Purpose: It has been stated that midfacial recession is common following immediate implant treatment (IIT). The objective of this systematic...
Purpose: It has been stated that midfacial recession is common following immediate implant treatment (IIT). The objective of this systematic review was to assess the frequency of advanced recession (> 1 mm) following single IIT.
Material and methods: An electronic search in Pubmed, Web of Science and the Cochrane Oral Health Group Specialized Trials Register database was performed using a search algorithm. Reference lists of relevant articles were also scrutinized to identify prospective studies on ? 10 implants installed in patients with an intact buccal bone wall and followed for ? 12 months. Study eligibility and quality were independently assessed by 2 investigators. Primary outcome variables were advanced interproximal and midfacial recession defined as soft tissue loss surpassing 1 mm between the pre- or postoperative status and the final re-assessment.
Results: Thirteen out of 171 papers were selected. Inter-examiner agreement on eligibility (? = 0.879; p < 0.001) and quality (? = 0.788; p < 0.001) was high. Advanced interproximal recession was described in 0 – 27 % of the cases. However, these data were only based on 2 studies. Mean interproximal recession was frequently reported (11/13) and was < 1 mm in all studies suggesting limited risk for advanced interproximal recession. Advanced midfacial recession was described in 0 – 64 % of the cases. Again, few papers provided such information (4/13). Only one of these studies demonstrated high risk for advanced midfacial recession (> 10 %). This could be attributed to the fact that implants had not been restored with an immediate implant crown, which seems of pivotal importance given the results of a RCT reporting on the preserving effect of immediate provisionalisation on midfacial mucosa level. There is limited evidence to support an increased risk for midfacial recession following flap surgery and in patients with a thin-scalloped gingival biotype. The impact of implant-specific parameters on interproximal and midfacial soft tissue level seems conflicting.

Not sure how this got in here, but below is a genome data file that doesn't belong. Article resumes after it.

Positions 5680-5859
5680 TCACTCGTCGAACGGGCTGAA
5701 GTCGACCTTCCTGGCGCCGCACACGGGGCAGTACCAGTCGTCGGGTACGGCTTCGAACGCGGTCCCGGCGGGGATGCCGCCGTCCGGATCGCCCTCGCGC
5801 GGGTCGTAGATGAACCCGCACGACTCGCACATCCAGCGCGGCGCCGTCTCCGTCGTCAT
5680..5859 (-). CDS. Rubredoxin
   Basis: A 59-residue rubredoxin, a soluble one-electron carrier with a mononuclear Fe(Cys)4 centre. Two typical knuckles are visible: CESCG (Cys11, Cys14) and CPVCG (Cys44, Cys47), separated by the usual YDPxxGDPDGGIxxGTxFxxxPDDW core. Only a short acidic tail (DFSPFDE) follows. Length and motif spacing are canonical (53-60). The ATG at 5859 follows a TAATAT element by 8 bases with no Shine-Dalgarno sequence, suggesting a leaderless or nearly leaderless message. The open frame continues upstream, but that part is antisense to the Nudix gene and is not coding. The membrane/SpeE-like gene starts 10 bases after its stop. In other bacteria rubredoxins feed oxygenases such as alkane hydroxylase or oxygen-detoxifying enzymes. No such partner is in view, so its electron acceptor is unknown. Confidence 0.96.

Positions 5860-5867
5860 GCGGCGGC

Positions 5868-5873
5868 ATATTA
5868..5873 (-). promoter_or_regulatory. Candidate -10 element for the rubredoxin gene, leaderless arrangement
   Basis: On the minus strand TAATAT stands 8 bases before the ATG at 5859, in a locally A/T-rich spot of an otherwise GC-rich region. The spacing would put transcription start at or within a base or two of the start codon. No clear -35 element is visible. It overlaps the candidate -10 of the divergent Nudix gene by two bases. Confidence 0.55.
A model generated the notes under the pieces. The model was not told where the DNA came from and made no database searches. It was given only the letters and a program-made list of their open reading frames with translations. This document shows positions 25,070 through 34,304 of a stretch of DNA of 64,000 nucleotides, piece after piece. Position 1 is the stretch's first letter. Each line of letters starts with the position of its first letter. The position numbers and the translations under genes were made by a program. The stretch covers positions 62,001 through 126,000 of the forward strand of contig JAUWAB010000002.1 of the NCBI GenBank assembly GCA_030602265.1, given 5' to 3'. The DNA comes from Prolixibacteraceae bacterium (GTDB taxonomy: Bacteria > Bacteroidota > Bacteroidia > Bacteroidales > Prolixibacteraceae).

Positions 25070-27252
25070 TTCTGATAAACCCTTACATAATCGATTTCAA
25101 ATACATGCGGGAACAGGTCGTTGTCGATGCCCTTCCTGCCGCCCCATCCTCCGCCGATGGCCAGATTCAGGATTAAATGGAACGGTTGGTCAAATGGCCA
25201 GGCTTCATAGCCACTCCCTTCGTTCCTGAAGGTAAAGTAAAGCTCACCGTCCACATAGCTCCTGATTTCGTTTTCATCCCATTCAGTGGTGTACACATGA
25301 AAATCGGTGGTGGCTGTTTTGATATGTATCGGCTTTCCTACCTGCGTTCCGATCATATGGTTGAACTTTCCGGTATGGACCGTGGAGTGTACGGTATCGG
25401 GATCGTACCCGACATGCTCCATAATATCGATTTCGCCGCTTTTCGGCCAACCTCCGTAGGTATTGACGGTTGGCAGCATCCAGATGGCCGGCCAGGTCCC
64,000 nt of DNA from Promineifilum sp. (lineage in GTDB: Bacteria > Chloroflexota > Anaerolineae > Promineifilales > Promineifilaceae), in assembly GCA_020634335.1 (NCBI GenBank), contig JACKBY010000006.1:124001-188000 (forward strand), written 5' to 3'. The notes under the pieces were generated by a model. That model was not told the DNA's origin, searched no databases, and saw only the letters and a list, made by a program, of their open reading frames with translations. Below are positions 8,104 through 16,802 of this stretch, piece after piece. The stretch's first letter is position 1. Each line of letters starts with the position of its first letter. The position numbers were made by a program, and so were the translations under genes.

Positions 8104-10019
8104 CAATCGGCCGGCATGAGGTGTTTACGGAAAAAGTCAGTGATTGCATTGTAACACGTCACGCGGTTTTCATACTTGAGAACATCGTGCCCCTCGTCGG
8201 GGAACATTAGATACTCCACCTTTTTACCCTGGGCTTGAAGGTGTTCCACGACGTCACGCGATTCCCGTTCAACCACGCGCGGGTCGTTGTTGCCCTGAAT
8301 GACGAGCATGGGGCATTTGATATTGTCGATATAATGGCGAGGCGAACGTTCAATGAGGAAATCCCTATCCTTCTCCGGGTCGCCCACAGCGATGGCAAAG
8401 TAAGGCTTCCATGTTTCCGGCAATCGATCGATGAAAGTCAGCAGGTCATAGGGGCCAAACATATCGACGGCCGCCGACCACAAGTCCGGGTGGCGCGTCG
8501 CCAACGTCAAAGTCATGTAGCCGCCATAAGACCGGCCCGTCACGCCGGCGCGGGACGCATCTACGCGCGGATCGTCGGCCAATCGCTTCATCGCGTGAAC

Conclusions: Soft tissue recession may be expected following IIT and multiple factors seem to contribute to the phenomenon. Taking into account the paucity of papers, patients with an intact buccal bone wall and thick gingival biotype, treated by means of flapless surgery and an immediate implant crown may demonstrate limited risk for advanced midfacial recession (< 10 %). Proper risk assessment addressing diagnostic, surgical and restorative aspects is mandatory to avoid compromised outcome of IIT.